Friday, January 30, 2009

brief update

For some reason when it's an inappropriate time to blog (such as in the middle of the work day), I feel inspired and motivated to write in here, but when it's an acceptable time (such as after work or over the weekend), I lose my motivation. There are so many things to write about - work has been a roller coaster of emotions for me. Encouragement and disappointment, a lot of challenges and frustration. The domestic worker project that I've been in charge of is going to switch over to one of my coworkers and I'll be focusing more on casework (mostly wage recovery). It makes the most sense in terms of our skill sets (approaching strangers on the streets does not come naturally to me) and continuity (my coworker will be here long after I leave in August). I think this change is going to relieve some of my stress and allow me to keep a slightly better schedule (yesterday I worked 12 and a half hours!). Tomorrow is our workers' assembly, and we're having our first domestic worker meeting right after. I'm crossing my fingers that people will come.

Last weekend we had an incredible JVC retreat that focused on social justice. I took pages and pages of notes, and I'd like to turn them into a blog entry sometime soon. The retreat was led primarily by Fr. Fred Kammer, former president of Catholic Charities USA, who is absolutely amazing.

If anybody has job leads or ideas for what I should do with my life after August, please let me know. I'm thinking of a second year of JVC, but in the Bay Area. I'm still not sure if that's what I want though...

Tuesday, January 20, 2009

Article: Workers on Edge Need the Most Stimulus Aid

This is a good article focusing on women in low-wage work and how they're suffering in the current economic situation:

(WOMENSENEWS)--While Washington lawmakers are debating President-elect Barack Obama's economic stimulus proposal, Blanca is cleaning houses.

We, however, are listening closely, ready to respond to any package that does not include several easy steps, outlined below, to ensure that low-wage working women are also assisted by an economic stimulus plan that could swell to $850 billion. Otherwise we will continue to put forward old solutions to new problems.

Blanca is the parent of four children ranging in age from 5 to 13. She has no health insurance, and if she misses a day of work she also misses a day's pay. She juggles child care to keep her cleaning jobs. Her sister helps with the children during the day before going to her restaurant job at night. Blanca makes about $1,000 per month.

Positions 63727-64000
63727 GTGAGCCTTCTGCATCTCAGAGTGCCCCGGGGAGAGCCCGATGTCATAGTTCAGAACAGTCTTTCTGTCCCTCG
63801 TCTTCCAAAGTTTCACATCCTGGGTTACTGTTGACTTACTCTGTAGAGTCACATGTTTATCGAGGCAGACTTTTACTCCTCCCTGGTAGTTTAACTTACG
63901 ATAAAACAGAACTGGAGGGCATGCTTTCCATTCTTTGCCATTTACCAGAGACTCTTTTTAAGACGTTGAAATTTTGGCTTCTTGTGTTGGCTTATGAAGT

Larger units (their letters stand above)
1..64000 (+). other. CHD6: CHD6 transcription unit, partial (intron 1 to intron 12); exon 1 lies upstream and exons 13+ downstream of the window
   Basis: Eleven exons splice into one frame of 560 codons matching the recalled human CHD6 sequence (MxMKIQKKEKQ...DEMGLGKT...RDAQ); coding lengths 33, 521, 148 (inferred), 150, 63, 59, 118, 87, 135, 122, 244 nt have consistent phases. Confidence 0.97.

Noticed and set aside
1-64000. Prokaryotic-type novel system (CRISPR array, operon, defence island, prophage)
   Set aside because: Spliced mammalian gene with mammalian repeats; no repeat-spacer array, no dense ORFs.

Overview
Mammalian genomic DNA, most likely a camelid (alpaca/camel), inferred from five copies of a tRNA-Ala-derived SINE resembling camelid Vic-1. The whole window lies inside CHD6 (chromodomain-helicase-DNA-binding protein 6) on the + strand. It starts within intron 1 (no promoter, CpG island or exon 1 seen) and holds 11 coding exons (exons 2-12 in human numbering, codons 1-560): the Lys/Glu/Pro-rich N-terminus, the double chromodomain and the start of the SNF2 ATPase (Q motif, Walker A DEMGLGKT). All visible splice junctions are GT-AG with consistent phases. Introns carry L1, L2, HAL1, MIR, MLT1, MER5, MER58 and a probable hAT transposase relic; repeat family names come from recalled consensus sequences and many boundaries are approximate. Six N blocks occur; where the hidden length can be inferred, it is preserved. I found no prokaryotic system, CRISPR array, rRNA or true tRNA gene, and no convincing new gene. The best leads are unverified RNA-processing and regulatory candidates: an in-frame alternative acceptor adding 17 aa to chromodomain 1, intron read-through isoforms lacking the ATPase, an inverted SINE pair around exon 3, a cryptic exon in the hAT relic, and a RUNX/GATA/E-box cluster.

Blanca is a low-wage worker. She is one of 30 million U.S. residents who are heading families that include 20 million children.

Sixty-eight percent of low-wage workers are women. Nearly one-third of women in the work force have low-wage employment compared with one-fifth of male workers. Women bring home at least one-third of all family income, a significant contribution to the stability of the U.S. economy. Any plans for stabilizing the economy will need to consider the larger effects that job loss and women's declining wages have on communities.

Read more here.

Saturday, January 10, 2009

The day it snowed

Here's a photo of my roommates and me when it snowed in Houston last month. :-)

Please pray for my cousin's daughter, Maya, as she struggles with cancer.

Friday, January 9, 2009

My day

It has been a terribly long time since I've written, so it seems like this post should be a really good one, but since I'm supposed to be working right now (ssshhh), it will have to be brief/quickly written. A quick overview of my day:

Went out into West University Place, a little enclave of Houston that has its own mini-city government and is full of rich people and beautiful houses. I walked around parks in the neighborhood looking for domestic workers (blatant racial profiling, looking for non-white women with white children). I saw a whole lot of domestic workers inside the parks, but there were also a lot of moms there, and I'm always concerned about 1) possibly getting a worker in trouble for talking to me and 2) looking like a creep when I go into a park with no child (these parks are fenced off - you can't really casually wander through). I did talk to a few workers around the parks though, giving them our flyer, asking them what their work is like, letting them know about us as a resource for any worker who has issues, and inviting them to our next meeting. I do this pretty much every morning.

Went to meet with a woman from Christian Community Service Center in Houston. They have a training course in housekeeping for recent immigrants, so I'm hoping to talk to their class about workers' rights. We left a bunch of Workers' Rights Manuals with them to give to anyone who passes through their center and mentions workplace issues.

Came to the office and began avoiding work (checking emails, blogging, etc.). For the rest of the day I'll be working on wage theft cases and pulling together the documentation for what I've done so far on the domestic worker project. There's a new intern coming in on Monday who's interested in helping with this project, so I need to get myself organized.

This evening after work I'm going to do some grocery shopping for the house (I've acquired a car since the last time I wrote in here), be at home briefly, then head out to some bar near Rice University (supposedly with 85 cent beers, which I won't be drinking), where a couple roommates and I will meet with a man named Francisco who may be taking us to El Salvador in March.

A good day today. And hooray for the weekend!